OHS Assists as Wildfires Edge Closer to Santa Barbara

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Fires burn in Santa Barbara, as viewed from the lawn of a home in the evacuation zone. Photo by Santa Barbara County Fire Department.

Brian August, chief operations officer for the Oregon Humane Society, arrived in Santa Barbara on Dec. 18 to assist with emergency response efforts for pets affected by one of the largest wildfires in California history.

Santa Barbara County Animal Services, which requested the help of OHS, is coping with the care and relocation of pets as residents leave their homes because of fires. Thousands of residents have been placed under mandatory evacuation orders. As the fire continues to grow, more have been encouraged to voluntarily evacuate. Full containment of the fire is not expected for another three weeks.

Brian is certified in emergency operations by FEMA and ASPCA,  and brings with him a wealth of experience in coordinating supply chain issues and managing resources. He arrived in Santa Barbara Monday morning. August reported that major winds are expected to return to the area on December 20, and that animal rescue groups are working to relocate animals away from the evacuation areas.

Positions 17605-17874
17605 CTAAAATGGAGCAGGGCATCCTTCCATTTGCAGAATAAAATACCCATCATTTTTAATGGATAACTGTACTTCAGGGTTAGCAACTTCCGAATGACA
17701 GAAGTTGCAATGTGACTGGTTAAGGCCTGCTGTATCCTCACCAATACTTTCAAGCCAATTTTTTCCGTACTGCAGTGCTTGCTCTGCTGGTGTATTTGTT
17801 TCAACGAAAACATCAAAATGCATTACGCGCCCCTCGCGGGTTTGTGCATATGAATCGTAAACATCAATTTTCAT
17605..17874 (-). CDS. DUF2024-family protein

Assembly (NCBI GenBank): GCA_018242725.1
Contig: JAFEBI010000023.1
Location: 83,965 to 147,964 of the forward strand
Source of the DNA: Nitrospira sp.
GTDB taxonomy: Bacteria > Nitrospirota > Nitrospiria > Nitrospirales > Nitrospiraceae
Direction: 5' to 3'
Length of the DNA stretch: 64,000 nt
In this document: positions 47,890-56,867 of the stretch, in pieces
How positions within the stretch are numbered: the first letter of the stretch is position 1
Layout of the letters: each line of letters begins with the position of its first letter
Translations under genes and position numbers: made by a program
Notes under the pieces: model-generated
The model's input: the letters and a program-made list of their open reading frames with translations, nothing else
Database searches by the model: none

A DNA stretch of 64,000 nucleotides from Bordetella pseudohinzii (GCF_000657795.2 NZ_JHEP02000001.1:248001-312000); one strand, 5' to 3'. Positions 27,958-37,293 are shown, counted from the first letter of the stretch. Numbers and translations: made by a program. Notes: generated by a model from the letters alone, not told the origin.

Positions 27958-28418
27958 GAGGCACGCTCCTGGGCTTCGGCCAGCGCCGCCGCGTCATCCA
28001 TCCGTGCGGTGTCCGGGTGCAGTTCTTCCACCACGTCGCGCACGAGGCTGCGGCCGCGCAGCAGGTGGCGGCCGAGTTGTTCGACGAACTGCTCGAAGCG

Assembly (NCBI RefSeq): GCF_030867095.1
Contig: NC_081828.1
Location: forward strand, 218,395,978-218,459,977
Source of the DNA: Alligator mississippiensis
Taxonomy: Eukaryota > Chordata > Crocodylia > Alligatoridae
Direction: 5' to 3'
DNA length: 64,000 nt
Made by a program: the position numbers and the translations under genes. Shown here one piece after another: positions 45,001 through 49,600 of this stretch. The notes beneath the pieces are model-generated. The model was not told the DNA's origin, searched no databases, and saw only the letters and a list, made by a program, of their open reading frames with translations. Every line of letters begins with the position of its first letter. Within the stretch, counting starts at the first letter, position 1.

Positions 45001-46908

With evacuation zone boundaries changing frequently due to the shifting fire, it’s challenging to keep the public informed and evacuate those at risk. “Early this evening,” said August, “the animal services office received calls from several people who had left for work in the morning, and by the time they tried to return home at the end of the day they found the roads blocked.” Fortunately, animal rescue workers were largely able to get people past the evacuation lines to retrieve their pets, said August. August also assisted in contacting owners of pets who had been left behind, dispatching responders, and helping lift an 80-pound tortoise who needed to be moved to a new location.

August is the most recent of many OHS responders who have deployed across the U.S. and to the Virgin Islands this year. “OHS is fortunate to have a cadre of well-trained emergency responders,” said Sharon Harmon, OHS president. “They have gained invaluable experience in recent months and are now even better prepared to deal with local disasters whether natural or man-made.”

In California, Santa Barbara County Animal Services is in the forefront of helping residents find emergency shelter for their pets. Many local humane societies that initially accepted pets from evacuees are said to be at or near capacity. An emergency shelter established on the campus of the University of California at Santa Barbara is now accepting small pets, while two nearby fairgrounds are caring for hundreds of horses and large animals. The Thomas fire began on Dec. 4 and has so far consumed more than 250,000 acres in an area 60 miles long by 40 miles wide. One firefighter recently died fighting the blaze, which has destroyed more than 900 homes.

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